This module introduces the biological and methodological basis of current approaches to sensory processing, reflexive and skilled action, emotion, language, learning, memory, and psychological disorders. It starts with a basic introduction to the structure and function of the nervous system, and then considers how we detect sensory stimulation and respond to it, how behaviour changes with experience and how new behaviours are acquired. It then moves to describing our understanding of how the brain supports psychological functions such as memory, language, emotion and goal-directed action. The final section focuses on contemporary and historical approaches to psychological disorders. The emphasis throughout the module is on showcasing the way in which behavioural and neuroscientific approaches and techniques are converging in modern investigations of mental phenomena.
This module is about the context of psychology and the psychology of individuals as they relate to others. It starts by looking at psychology’s conceptual foundations, at how the subject has evolved and at some of the contemporary issues with which it deals. Then it looks at social behaviour, especially at our dependency on each other and what is achieved through this interdependence. Then it examines cognitive and social development, and how our thinking and understanding change throughout childhood and adolescence. Finally, it looks at how we are equipped to deal with the rich world of information about us by looking at the role of memory in cognition.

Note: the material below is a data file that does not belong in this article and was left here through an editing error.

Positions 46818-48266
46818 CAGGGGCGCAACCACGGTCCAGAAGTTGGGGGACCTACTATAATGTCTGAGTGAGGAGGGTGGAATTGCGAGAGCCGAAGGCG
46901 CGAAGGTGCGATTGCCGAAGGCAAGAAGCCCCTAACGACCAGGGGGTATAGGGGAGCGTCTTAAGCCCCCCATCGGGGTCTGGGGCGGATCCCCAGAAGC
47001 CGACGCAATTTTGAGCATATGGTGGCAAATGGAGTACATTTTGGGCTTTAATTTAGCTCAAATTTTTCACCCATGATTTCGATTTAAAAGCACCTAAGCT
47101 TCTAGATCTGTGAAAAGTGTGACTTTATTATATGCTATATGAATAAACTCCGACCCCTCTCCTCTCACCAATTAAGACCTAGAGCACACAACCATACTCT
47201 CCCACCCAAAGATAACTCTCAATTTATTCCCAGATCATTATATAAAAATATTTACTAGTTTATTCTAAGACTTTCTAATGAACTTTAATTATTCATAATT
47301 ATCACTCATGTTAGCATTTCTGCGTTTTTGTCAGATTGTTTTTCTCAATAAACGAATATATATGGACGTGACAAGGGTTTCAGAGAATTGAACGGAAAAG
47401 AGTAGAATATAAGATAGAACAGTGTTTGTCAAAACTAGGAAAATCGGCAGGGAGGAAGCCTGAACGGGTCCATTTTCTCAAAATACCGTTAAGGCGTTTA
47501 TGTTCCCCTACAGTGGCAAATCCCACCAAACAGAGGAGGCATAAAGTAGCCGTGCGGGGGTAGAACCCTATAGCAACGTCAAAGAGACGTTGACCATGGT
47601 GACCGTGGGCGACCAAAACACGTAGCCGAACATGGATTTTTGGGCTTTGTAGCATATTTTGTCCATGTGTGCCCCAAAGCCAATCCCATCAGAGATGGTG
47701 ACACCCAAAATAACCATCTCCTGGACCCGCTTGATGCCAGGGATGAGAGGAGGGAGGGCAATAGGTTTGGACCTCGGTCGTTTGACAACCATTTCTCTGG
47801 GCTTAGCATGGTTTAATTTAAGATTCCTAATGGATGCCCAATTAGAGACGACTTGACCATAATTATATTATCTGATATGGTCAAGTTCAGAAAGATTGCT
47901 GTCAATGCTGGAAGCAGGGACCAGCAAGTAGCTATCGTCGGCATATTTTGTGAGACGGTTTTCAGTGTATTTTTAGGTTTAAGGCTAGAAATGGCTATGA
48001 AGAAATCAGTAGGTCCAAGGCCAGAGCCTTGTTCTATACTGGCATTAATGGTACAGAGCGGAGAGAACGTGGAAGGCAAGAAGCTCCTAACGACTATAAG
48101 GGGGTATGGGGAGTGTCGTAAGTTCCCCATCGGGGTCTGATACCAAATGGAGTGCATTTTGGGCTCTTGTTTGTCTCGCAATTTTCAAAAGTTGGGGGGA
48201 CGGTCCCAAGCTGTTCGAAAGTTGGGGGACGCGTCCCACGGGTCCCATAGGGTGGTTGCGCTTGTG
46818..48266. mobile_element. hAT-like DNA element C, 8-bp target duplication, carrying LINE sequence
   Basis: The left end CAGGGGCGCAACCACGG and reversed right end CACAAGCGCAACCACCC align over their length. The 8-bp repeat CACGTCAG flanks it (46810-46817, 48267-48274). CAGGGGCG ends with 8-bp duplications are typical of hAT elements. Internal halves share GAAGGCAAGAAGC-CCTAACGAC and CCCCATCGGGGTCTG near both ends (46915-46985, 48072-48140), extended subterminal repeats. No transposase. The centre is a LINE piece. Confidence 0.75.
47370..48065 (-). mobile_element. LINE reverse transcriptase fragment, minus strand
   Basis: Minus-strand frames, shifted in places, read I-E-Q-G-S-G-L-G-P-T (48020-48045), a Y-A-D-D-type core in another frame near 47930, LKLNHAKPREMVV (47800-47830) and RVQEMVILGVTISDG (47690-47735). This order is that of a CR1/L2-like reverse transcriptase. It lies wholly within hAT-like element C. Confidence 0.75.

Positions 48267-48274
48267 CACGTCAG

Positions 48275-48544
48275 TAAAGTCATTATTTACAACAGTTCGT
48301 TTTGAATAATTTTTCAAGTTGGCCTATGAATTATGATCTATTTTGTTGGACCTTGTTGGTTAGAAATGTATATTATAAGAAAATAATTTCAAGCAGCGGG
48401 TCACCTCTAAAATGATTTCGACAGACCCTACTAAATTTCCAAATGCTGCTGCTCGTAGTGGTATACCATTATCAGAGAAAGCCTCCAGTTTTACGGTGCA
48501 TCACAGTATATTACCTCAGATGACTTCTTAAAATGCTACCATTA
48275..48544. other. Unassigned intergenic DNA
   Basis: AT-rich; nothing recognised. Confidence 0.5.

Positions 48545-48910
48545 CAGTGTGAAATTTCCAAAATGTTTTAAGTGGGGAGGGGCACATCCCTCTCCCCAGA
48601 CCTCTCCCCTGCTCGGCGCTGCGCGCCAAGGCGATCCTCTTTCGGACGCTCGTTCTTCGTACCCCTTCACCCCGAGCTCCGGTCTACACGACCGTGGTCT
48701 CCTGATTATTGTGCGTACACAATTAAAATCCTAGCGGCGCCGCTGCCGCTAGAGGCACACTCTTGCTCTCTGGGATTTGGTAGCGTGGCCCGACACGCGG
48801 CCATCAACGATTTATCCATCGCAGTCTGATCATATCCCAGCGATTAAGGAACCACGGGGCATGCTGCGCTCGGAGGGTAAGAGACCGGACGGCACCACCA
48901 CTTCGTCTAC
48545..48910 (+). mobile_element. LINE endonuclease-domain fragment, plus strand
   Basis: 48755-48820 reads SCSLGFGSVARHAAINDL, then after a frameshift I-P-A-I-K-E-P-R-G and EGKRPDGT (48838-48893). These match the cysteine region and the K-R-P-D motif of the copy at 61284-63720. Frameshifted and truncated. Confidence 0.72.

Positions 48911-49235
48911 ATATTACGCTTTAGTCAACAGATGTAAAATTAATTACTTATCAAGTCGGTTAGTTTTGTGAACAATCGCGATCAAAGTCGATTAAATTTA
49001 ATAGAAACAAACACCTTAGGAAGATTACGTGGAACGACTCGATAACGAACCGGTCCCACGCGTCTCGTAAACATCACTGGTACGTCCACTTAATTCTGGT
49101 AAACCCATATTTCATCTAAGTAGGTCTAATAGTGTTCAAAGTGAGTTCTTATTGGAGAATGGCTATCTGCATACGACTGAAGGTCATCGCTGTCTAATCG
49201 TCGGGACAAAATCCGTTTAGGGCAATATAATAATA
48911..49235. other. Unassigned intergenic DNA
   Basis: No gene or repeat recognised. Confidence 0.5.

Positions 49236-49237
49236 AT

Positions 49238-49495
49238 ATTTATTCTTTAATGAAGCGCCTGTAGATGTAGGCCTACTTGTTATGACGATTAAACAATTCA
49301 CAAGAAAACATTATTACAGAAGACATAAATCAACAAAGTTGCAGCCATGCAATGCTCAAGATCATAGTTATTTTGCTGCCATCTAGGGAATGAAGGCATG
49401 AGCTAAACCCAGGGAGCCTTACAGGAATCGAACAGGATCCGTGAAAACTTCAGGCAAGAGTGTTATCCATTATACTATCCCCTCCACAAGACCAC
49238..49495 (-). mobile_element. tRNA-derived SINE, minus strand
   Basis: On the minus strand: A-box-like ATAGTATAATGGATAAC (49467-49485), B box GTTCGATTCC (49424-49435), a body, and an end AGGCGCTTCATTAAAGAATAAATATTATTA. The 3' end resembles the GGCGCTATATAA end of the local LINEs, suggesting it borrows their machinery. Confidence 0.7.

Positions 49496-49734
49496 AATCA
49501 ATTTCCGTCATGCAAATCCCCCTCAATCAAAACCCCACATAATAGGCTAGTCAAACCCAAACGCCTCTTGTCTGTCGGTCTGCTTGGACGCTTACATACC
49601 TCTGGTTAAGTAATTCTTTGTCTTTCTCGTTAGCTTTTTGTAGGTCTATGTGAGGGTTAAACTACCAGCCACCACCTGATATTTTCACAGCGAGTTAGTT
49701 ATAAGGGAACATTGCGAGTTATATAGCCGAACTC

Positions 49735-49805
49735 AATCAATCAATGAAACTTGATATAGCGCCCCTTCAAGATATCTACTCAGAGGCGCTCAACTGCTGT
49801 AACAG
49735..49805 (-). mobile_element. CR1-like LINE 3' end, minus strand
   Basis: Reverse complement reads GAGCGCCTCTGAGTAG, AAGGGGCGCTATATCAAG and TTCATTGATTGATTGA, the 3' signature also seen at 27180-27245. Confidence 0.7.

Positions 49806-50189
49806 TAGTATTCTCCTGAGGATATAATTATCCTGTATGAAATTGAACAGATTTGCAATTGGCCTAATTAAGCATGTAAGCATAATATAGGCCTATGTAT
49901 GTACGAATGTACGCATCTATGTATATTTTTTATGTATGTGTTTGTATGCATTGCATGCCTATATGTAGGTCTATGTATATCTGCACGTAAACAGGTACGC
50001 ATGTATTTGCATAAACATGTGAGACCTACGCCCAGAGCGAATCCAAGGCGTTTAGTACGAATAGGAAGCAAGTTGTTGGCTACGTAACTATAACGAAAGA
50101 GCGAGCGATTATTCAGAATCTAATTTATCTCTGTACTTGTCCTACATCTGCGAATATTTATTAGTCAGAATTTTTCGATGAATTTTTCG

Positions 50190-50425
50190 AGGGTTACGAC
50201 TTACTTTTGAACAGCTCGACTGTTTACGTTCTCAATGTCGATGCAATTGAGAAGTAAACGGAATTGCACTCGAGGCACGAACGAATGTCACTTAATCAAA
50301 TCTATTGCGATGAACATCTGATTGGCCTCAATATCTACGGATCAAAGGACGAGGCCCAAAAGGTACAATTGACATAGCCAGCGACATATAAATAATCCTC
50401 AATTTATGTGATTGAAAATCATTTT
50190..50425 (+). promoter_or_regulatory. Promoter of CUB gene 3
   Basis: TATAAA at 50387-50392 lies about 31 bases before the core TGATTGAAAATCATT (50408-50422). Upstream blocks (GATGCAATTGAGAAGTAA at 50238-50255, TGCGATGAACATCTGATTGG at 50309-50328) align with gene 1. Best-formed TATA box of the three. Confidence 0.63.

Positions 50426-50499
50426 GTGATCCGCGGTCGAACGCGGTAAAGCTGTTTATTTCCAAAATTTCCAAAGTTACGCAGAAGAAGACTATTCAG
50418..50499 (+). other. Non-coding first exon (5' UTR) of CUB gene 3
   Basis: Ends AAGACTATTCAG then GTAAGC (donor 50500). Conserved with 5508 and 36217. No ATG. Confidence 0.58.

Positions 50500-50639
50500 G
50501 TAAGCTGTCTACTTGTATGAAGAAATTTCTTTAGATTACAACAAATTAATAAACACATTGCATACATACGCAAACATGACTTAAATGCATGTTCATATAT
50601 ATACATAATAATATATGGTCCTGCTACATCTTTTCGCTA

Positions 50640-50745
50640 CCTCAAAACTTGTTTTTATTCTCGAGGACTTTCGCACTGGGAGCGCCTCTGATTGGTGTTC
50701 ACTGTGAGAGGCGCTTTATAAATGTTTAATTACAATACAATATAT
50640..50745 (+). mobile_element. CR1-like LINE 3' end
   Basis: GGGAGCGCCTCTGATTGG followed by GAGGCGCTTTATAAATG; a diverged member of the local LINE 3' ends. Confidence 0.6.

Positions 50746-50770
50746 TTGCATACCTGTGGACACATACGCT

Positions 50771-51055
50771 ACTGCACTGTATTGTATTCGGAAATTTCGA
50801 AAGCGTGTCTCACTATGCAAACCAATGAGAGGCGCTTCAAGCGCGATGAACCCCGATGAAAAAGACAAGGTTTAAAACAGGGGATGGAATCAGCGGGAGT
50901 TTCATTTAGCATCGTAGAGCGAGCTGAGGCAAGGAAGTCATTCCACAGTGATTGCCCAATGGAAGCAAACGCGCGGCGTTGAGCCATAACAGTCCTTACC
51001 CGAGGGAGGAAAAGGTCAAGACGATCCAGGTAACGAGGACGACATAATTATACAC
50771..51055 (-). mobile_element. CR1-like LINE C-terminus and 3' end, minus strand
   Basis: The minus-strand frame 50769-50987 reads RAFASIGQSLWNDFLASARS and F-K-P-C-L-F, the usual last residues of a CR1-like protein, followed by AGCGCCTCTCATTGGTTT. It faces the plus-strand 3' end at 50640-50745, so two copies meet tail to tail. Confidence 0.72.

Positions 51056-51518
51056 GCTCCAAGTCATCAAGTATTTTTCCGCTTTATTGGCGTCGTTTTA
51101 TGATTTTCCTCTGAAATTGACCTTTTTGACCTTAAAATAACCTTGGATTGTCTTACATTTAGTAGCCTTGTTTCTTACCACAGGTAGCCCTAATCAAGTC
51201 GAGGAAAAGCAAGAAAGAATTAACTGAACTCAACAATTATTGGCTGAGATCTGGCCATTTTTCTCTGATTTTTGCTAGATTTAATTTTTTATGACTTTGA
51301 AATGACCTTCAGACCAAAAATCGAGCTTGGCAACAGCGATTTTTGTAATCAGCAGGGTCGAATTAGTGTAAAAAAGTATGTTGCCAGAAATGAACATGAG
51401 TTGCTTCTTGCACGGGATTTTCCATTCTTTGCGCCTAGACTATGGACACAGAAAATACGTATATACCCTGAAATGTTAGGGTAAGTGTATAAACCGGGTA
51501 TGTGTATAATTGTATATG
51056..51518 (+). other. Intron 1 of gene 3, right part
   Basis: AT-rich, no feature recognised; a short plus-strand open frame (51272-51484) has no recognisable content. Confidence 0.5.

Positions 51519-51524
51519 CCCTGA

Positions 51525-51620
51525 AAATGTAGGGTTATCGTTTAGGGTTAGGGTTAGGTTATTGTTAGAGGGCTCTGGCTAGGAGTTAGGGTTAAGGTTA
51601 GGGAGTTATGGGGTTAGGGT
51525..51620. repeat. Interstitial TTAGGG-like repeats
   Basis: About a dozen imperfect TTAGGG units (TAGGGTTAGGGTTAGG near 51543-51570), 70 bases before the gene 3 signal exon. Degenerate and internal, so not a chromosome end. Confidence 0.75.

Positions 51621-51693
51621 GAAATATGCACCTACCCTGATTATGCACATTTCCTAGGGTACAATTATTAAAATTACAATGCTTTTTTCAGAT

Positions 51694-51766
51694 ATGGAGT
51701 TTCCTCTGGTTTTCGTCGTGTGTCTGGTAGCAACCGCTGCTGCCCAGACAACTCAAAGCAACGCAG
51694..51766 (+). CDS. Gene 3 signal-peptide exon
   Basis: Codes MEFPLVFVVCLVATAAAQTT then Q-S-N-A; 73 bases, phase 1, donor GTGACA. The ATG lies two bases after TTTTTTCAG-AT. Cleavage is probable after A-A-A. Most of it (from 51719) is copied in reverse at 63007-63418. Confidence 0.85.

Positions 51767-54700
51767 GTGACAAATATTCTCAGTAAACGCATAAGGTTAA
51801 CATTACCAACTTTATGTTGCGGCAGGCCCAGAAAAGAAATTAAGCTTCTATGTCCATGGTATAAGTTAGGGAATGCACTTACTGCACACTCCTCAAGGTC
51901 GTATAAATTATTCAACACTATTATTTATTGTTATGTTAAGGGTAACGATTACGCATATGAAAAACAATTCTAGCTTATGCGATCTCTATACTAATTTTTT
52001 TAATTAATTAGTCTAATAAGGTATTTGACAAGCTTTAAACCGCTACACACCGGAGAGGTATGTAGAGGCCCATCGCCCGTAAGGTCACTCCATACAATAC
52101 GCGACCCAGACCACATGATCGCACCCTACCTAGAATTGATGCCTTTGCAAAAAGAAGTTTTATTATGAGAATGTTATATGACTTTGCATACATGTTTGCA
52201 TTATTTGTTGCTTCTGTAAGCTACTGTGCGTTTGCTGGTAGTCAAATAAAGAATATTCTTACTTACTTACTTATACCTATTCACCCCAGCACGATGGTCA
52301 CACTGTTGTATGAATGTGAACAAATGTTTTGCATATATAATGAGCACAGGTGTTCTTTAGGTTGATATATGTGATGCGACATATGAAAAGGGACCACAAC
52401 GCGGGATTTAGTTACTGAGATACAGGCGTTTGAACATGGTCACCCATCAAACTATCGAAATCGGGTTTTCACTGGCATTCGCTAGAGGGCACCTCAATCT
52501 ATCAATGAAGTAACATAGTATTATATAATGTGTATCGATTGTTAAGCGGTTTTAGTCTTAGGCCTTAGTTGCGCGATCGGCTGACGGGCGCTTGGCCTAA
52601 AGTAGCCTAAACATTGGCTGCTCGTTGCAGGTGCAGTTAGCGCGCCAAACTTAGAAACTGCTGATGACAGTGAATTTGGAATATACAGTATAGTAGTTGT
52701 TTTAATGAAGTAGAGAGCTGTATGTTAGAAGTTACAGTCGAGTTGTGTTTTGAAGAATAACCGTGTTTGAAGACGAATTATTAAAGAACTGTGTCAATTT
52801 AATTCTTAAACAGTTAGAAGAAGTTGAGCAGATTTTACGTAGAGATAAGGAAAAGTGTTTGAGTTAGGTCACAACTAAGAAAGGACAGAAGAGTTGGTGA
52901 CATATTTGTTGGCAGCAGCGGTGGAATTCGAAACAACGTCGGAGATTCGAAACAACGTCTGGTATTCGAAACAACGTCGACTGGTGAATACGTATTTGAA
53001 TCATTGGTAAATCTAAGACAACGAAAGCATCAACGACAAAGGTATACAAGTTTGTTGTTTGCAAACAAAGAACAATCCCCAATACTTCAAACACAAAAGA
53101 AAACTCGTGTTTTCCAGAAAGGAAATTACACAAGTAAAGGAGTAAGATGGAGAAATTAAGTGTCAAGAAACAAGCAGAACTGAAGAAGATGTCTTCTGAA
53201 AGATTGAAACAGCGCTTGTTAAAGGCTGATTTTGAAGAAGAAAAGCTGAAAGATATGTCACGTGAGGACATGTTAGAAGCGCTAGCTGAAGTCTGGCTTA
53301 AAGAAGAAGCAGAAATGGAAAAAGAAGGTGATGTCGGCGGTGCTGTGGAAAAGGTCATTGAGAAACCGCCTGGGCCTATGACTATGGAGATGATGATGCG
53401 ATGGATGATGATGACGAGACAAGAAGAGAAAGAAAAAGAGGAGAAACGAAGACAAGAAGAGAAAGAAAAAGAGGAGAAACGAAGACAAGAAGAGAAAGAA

This module provides an introduction to the skills and knowledge necessary for psychological investigation and the statistical analysis of psychological research data. The module covers the principles of various techniques and their procedural implementation and provides essential preparation for the projects you will do in years 2 an 3 of your degree.
All our knowledge in Psychology comes from research, and research continually refines and extends our understandings of the workings of the human mind. Practical Methods in Psychology builds your understanding of research and practical skills for research projects, which increase in importance throughout your studies in Psychology. In Practical Methods in Psychology, you will take part in ongoing research in the department (on topics like risky decisions, memory, and reading), learn technical skills through lab sessions and designed practicals (on topics like self-conscious emotions and superstition), before going on to produce your first independent project.
This module will use a mixture of lecture and practical training to provide you with the skills you need to succeed in your degree course. Topics range from the practical (how to navigate an academic environment) to the theoretical (an in-depth look at the concept of 'evidence' in science), from how to efficiently and critically dissect original research papers to the best ways to communicate scientific content in your own writing. Throughout the module, the emphasis will be on developing a coherent skill set based on a deeper understanding of empirical psychological science.
Psychology is a new science; as technology advances, our understanding of brain and behaviour seems to leap forward at an unprecedented rate. This places psychological scientists in a privileged position-we are at the forefront of this new wave of exploration and understanding.
The Topics in Psychology module aims to capture this idea. It moves away from the traditional module structure, presenting instead a collection of new and exciting developments in psychology. Each contributor to the module is an expert in the field they choose to present, and will give you a ‘snapshot’ of the topic for that session. As the module is aimed at first year level study, no prior knowledge of psychology is expected- simply an openness to the variety of research and expertise that this dynamic field can offer.
Some example sessions from the module:
Consumerism & Mental Health
Continue to Year 2 modules: